& 'C:\Program Files\Python38\python.exe' -m pip install pyyaml
Again, the output is written at the end of the process. But at least it is possible to
continue working/editing our source files, at worst some proposed fix will not apply cleanly
review the changes before applying them
Of course, it is possible to execute more than just one type of analysis:
cd <directory where compile_commands.json is located> run-clang-tidy -header-filter='.*' -checks='-*,modernize*' -export-fixes ./modernize.yml
How to skip folders or restrict changes to a given folder?
clang-tidy uses as input
compile_command.json. This means that by editing it, it is possible to exclude files, for example, we do not want to spend time analyzing files we cannot change, like the dependencies of our project.
Taking advantage of a revision control system, and undoing changes to files we do not want to edit is suboptimal as we are still spending time analyzing those files. For a bigger project with many dependencies, this could be a lot of time.
compile_command.json file by hand is a tedious and error-prone task, fortunately, we can use jq (already packaged in Cygwin), for this task.
Supposing that our external dependencies are all located in an
extern folder, we can filter those
.json entries out:
jq -c '[. | select(.file | contains("extern") | not)]'
clang-tidy currently accepts only
compile_command.json as a compilation database name. So either save a copy somewhere else or overwrite the file.
cat compile_command.json | jq -c '[. | select(.file | contains("extern") | not)]' > /tmp/compile_command.json # or cat compile_command.json | jq -c '[. | select(.file | contains("extern") | not)]' | sponge compile_command.json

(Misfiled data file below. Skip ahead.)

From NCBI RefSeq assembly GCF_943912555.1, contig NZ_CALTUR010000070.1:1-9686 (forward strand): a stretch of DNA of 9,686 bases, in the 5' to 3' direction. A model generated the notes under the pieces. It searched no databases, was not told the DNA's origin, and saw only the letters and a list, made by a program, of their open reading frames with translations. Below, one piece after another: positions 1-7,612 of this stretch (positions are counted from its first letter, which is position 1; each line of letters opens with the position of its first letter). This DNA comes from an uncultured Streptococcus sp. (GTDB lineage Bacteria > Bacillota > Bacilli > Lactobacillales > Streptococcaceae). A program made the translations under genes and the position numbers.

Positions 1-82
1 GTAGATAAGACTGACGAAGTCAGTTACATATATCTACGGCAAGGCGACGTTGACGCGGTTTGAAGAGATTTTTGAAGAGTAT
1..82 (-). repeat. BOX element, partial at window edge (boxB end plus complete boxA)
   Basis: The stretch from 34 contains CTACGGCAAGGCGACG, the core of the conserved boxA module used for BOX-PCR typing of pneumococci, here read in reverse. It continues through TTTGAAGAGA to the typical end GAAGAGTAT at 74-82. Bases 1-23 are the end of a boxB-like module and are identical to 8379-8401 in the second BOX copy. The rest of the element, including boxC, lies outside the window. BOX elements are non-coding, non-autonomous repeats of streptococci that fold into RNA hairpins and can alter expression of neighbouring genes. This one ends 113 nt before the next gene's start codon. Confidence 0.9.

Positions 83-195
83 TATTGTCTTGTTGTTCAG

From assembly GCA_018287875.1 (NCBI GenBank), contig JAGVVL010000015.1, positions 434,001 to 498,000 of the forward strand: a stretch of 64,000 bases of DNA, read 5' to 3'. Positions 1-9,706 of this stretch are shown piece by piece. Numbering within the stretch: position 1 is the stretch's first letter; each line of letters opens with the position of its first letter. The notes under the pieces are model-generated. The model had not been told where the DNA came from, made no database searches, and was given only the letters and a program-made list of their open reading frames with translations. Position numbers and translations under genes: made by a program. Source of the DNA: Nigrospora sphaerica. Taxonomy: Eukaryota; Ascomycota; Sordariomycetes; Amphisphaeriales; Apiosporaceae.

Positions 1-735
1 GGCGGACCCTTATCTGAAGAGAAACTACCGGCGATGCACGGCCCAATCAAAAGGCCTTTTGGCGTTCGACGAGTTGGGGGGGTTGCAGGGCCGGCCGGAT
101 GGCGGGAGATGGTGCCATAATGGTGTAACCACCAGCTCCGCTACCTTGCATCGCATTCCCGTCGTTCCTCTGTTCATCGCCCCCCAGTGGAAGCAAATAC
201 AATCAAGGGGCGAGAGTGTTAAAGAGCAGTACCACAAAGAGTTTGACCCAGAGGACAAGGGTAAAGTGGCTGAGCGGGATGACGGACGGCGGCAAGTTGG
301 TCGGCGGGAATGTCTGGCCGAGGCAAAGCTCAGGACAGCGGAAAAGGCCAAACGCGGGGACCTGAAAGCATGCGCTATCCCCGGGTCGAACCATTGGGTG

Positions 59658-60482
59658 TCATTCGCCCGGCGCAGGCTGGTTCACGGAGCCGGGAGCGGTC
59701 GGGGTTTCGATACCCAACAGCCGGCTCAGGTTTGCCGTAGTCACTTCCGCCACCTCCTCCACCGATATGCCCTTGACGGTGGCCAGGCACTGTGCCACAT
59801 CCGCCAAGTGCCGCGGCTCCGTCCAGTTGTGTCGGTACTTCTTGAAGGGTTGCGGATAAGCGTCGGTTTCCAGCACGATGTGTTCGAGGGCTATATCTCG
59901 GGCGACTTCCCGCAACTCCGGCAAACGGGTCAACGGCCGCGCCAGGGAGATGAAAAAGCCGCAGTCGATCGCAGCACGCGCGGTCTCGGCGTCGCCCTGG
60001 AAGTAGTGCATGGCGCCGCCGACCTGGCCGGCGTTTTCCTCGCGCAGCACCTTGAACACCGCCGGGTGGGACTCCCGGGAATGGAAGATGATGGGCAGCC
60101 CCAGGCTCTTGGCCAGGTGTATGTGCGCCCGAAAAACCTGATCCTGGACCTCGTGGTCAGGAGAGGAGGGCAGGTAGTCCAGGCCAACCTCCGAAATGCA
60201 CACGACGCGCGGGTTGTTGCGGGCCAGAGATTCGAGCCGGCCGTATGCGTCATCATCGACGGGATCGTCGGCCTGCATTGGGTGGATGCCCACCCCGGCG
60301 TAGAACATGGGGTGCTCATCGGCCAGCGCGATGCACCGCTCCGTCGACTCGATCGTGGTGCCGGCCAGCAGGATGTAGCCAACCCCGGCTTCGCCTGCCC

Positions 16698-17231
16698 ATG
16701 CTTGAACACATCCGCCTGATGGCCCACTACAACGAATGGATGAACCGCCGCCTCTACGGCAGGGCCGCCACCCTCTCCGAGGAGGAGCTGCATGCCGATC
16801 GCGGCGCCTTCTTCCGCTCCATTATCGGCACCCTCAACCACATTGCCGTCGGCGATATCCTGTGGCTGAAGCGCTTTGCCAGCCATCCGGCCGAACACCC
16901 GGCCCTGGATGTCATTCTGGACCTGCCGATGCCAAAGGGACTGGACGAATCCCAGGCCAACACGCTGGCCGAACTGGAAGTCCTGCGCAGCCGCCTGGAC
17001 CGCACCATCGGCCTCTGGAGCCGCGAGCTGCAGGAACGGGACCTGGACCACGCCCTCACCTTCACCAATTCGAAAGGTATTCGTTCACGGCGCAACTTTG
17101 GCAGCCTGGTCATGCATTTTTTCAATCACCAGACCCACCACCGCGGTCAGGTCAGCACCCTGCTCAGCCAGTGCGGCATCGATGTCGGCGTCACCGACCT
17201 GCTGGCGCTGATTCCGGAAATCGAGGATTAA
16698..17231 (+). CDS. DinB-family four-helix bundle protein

If we want to analyze only a specific folder, for example, we want only to apply changes to a library located in the folder
cat compile_command.json | jq -c '[. | select(.file | contains("libfoo"))]' > /tmp/compile_command.json
Cppcheck can use the
compile_command.json database to, so being able to edit it efficiently is a must when using both analyzers.
I’ve decided that I wanted to use clang-tidy from the command line because it makes it trivial to automate tasks. Nevertheless, integrating it with the IDE has the advantage that it can make some interactive tasks easier. Nevertheless, I prefer to run the analysis from the command line, as it is generally an intensive task, and in the meantime, I would like to use the IDE for something else.
The great thing about QtCreator (I do not know about other IDE), is that it makes it possible to import the
.yml file generated with
QtCreator also has another advantage; it makes it possible to create a
compile_command.json file, (at least for CMake projects), even for Visual Studio Solutions. Normally you can create it directly with
-DCMAKE_EXPORT_COMPILE_COMMANDS=ON, which is ignored when creating a visual studio solution), or with other programs.
Do you want to share your opinion? Or is there an error, same parts that are not clear enough?
You can contact me here.